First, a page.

Free Poetry Performances and Workshops at Between the Lines Festival in Sheffield on 24th February

I am pleased to be one of the writers at the very first Between the Lines Festival in Sheffield on Saturday 24th February. It is Sheffield’s Literature and Arts Festival for Children.

I will be performing and running workshops for children with adults during the day at The HUBS, 6 Paternoster Row, Sheffield, S1 2QQ. My sessions are at 11am and at 1pm.

I will also be launching my new book, “What Are You Like?”, with signed copies available to buy.

For details of all the activities see:

Free tickets can be booked using the links below.

Book 11am session here:

Book 1pm session here:

Concentrated half day poetry workshop with one year 3 class

Bernard Young half day visit to Chorlton CofE Primary school

Mostly, when I visit a school, I spend a whole day and work with all year groups, spending a little time with each, having kicked things off with a performance to the whole school. However, on Friday, linked to National Poetry Day, I had the pleasure of spending half a day with just one class at Chorlton CofE Primary School in Manchester – Miss Lowe’s year 3 class. This meant a more concentrated experience for the students in that class.

I performed to the class reading some poems from my books, some with guitar, and then answered their questions about being a poet. After that we wrote a poem about their school all together, with guitar accompaniment. Then I gave them some suggestions so they could write their own individual poems, which every child did. At the end of the session each child performed their poem to the rest of the class. All of this before lunch time! A very successful literacy lesson.

Thank you Year 3 and Miss Lowe for your enthusiasm and creativity. I hope this experience has nurtured a confidence with poetry which will stay for every day.


International Literacy Day – Tuesday 8th September 2015


Long, long ago, after a bath but before bedtime (in the days when there were no PCs, laptops, mobile phones, iPads) my Mum (sometimes my Dad) would read to me. First it was books with more pictures than words. There were some stories about a talking helicopter and a talking aeroplane. I seem to remember it wasn’t too long before I was reading myself – tales of King Arthur and Sir Lancelot, Robin Hood, Biggles, Long John Silver (Treasure Island was a favourite book), schoolboy Jennings and mischievous William Brown, then James Bond, Frodo, Bilbo, Gandalf and, if he’d been around in those days, I’d have been a big Harry Potter fan.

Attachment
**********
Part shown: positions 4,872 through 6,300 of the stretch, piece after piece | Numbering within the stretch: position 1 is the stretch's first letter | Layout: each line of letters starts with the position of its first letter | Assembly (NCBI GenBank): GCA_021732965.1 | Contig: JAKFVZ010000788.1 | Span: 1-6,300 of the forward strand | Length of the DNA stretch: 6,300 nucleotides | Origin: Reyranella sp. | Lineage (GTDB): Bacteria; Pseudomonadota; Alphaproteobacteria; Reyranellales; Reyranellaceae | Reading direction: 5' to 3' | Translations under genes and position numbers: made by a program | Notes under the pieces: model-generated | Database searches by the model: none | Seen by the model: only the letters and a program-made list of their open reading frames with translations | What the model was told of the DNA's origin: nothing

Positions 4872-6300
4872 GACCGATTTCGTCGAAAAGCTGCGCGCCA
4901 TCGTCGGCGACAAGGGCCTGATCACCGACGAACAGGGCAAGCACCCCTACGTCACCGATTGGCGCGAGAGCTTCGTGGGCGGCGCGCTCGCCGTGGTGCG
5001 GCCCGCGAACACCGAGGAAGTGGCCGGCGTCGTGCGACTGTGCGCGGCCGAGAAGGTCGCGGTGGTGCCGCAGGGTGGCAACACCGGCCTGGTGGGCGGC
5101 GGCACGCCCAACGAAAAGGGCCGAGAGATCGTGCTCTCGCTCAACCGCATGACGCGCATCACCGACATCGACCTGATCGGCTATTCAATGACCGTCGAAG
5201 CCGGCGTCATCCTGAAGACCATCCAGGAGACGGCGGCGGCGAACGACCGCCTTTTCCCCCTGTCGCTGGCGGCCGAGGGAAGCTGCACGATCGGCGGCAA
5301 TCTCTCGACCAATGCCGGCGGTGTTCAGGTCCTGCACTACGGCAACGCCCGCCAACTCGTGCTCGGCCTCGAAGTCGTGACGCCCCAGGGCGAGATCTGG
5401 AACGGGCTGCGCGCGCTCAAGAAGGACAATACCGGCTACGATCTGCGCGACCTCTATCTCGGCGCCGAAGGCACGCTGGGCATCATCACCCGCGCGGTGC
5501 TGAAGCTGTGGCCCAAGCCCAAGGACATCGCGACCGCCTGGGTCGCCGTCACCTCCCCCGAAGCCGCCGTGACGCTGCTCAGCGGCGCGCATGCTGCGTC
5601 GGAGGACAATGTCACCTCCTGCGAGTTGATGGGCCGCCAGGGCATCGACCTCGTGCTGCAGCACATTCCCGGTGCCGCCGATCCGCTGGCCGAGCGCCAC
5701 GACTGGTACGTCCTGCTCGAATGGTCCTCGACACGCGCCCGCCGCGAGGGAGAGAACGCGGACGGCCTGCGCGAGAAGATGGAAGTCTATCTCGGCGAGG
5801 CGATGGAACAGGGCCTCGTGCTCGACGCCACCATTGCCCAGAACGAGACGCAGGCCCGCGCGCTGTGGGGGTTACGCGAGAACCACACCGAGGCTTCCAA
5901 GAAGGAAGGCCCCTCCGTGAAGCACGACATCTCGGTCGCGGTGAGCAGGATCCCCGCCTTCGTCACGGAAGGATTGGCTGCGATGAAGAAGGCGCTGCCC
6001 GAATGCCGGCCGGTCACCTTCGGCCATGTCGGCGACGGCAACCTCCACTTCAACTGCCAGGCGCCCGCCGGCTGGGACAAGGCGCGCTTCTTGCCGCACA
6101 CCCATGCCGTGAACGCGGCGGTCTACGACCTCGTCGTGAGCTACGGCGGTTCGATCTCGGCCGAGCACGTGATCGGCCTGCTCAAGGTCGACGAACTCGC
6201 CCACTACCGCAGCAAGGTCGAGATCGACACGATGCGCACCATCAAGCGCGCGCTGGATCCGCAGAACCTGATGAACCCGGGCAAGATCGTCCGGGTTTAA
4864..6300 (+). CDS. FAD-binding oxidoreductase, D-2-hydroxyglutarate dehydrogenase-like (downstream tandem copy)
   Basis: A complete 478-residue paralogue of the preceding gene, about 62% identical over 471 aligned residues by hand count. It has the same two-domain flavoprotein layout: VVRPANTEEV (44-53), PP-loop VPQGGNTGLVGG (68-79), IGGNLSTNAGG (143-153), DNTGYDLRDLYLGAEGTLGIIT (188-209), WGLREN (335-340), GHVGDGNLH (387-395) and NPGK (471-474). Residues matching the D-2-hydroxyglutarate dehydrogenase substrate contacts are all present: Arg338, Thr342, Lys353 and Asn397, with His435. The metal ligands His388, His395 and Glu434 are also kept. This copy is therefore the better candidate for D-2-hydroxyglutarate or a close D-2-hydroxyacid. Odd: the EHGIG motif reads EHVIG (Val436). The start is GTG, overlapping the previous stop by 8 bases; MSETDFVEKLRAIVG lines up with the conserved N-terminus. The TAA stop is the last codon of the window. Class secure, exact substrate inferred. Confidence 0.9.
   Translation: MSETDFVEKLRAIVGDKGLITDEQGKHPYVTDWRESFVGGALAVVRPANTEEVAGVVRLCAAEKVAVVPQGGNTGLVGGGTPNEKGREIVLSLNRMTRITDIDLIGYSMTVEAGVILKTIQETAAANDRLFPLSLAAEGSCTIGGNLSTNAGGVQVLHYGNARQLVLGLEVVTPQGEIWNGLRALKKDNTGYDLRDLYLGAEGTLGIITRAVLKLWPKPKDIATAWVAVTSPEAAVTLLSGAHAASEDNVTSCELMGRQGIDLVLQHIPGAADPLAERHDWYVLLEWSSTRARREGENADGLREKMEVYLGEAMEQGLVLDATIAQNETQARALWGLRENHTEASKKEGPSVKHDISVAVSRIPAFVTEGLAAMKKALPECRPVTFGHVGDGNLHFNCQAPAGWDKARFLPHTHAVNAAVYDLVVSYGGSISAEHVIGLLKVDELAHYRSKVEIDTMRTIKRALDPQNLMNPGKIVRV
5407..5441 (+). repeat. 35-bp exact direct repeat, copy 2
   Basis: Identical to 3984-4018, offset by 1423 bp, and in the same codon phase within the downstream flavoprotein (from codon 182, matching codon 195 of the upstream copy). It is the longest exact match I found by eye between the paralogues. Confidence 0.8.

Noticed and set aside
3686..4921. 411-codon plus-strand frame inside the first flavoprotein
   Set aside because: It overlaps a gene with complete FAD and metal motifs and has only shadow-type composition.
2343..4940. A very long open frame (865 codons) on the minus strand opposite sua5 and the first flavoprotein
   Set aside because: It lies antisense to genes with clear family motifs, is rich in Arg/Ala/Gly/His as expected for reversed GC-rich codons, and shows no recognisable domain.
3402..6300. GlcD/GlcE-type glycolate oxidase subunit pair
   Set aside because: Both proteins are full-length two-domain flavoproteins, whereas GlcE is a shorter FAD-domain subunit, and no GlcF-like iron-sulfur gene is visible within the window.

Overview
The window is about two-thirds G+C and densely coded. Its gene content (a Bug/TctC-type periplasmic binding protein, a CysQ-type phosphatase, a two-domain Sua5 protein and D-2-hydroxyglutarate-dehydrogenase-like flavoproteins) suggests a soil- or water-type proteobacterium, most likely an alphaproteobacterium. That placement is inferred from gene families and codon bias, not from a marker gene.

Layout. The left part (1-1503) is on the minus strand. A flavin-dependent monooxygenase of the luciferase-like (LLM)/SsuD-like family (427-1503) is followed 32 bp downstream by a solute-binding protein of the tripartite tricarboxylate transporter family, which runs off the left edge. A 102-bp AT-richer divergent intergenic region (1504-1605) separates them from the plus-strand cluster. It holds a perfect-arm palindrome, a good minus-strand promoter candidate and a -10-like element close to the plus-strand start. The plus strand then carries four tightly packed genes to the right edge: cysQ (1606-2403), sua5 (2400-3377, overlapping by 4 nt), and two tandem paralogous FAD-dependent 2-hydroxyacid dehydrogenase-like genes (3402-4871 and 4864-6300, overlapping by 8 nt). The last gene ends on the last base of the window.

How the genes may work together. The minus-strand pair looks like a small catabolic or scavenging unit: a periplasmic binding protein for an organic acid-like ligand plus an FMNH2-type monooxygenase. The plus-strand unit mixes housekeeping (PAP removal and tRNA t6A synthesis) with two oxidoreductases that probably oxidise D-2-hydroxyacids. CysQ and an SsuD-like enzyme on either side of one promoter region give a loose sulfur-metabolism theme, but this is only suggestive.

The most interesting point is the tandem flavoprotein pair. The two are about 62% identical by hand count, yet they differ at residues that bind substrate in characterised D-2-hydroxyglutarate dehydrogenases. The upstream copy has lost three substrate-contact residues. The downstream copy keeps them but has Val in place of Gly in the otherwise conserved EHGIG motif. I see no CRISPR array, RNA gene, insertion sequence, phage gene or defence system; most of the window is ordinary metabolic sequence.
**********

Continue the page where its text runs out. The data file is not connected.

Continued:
Then it was Shakespeare, Milton, Thomas Hardy, William Golding, Ernest Hemingway, Roger McGough, John Lennon, Paul McCartney and A Level revision notes and exam papers. And so it went on till I was reading job advertisements and filling in job applications and applying for a driving licence and a passport. Thank goodness I was able to read… and write.

And talking of writing… all that reading (thanks Mum and Dad) led to me writing… stories, poems, songs and, to cut a long story short, I’m still reading and writing. What a pleasure it has been, and still is, to be able to do that. And, if I hadn’t become a reader (I just know it) I’d never have become a poet. Just shows where a little reading, after a bath but before bedtime, can lead to.

More information about International Literacy Day can be found at